Surrounded and buffered by the DZANGA-SANGHA RESERVE in which limited hunting and other uses are permitted and where Ba’Aka people partner in protected area management while living in traditional ways. Reserve management is shared also with WCS and GTZ, aid organization of the German government.
Visitor facilities have been largely in the planning stage for trails, river trips, lodging, treks to visit western lowland gorillas and forest elephants at salt clearings, so best check ahead for guiding and other arrangements. This can be done with the WWF office in Bangui. Dzanga is 7.4 miles (12 km) from Bayanga, where there is a welcome center located 325 miles (525 km) southwest of Bangui, reachable by minibus, rented 4WD or chartered air. Ndoki, less accessible, is about five miles (8 km) south of Lidjombo.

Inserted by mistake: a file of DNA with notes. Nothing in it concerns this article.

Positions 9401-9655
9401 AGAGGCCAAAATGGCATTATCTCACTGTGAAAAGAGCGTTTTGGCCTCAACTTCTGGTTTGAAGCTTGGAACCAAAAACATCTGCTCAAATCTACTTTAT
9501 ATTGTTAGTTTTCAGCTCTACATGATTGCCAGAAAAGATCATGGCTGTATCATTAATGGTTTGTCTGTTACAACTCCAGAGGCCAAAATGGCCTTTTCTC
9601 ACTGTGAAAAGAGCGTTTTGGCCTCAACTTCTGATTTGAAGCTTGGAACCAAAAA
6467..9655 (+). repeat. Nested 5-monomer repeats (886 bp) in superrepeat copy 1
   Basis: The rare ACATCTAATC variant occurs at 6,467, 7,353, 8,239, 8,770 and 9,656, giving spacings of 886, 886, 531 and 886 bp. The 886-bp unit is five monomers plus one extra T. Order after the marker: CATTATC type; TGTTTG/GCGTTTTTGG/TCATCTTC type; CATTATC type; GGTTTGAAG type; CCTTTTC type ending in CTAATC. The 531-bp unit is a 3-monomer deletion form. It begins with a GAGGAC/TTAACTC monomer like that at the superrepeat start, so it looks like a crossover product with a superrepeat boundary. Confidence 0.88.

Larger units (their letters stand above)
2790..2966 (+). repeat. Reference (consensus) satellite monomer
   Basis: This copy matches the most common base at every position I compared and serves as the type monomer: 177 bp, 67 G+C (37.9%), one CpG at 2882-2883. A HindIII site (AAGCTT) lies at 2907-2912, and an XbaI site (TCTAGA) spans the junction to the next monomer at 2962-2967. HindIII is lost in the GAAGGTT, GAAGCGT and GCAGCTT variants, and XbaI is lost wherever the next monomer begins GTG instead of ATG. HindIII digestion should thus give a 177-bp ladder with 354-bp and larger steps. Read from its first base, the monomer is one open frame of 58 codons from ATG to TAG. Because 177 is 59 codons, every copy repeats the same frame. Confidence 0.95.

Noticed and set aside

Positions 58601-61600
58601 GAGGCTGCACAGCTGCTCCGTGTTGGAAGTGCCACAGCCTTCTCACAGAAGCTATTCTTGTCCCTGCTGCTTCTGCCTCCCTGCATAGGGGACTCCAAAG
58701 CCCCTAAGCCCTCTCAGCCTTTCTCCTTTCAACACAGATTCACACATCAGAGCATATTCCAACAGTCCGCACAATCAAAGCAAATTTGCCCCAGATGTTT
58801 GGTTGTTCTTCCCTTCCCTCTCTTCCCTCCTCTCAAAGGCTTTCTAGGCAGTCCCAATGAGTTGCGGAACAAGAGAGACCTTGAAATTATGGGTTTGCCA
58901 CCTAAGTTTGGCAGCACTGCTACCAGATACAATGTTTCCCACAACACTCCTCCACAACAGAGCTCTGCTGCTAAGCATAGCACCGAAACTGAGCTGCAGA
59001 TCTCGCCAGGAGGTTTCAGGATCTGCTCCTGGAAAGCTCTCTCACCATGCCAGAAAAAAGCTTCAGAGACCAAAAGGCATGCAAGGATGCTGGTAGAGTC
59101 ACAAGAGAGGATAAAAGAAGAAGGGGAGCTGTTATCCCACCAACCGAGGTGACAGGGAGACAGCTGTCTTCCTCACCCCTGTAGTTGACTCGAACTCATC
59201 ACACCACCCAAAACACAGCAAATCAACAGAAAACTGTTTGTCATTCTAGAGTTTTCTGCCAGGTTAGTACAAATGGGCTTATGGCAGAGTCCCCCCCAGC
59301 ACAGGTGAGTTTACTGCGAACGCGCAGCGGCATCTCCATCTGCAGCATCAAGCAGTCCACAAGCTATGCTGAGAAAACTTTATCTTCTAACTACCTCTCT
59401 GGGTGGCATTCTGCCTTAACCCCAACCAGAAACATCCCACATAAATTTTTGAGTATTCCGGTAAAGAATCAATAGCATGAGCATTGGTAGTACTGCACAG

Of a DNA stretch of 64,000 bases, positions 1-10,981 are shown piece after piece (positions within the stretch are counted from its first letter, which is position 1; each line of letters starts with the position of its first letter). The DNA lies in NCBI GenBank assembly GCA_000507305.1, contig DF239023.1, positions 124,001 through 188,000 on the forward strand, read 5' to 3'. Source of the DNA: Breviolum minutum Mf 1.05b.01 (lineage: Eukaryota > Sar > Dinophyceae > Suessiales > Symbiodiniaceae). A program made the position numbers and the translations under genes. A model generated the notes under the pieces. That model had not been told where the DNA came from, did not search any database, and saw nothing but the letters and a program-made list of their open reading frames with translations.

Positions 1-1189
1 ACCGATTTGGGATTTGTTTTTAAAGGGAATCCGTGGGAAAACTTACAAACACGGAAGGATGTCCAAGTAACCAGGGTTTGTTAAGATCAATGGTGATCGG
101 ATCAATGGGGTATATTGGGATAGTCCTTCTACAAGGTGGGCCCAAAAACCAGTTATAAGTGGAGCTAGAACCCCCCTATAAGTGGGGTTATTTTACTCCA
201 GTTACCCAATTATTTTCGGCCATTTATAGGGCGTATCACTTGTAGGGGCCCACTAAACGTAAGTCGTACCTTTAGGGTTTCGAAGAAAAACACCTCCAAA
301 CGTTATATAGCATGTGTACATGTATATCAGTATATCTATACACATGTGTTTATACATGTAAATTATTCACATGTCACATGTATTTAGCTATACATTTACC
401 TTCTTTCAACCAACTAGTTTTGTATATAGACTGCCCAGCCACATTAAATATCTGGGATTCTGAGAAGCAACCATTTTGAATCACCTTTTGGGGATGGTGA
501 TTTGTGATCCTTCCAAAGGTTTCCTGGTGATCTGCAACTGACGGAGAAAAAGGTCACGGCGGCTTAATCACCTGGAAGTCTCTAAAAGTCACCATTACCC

Dzanga-Sangha adjoins the NOUABALÉ-NDOKI NATIONAL PARK in the Congo Republic (see p.46)—to form a protected area altogether of more than 5,000 square miles (some 14,000 km2) where wildlife, unaware of national borders, can cross freely back and forth.
To say poaching is under control would exaggerate, but it has been down significantly. Armed,well-trained rangers patrol, and animals from surrounding areas have moved in (hunting safaris in neighboring areas could, at least until recently, legally shoot a handsome endangered spiral horned bongo, or, prime trophy, Lord Derby’s eland for $30,000 U.S. or so).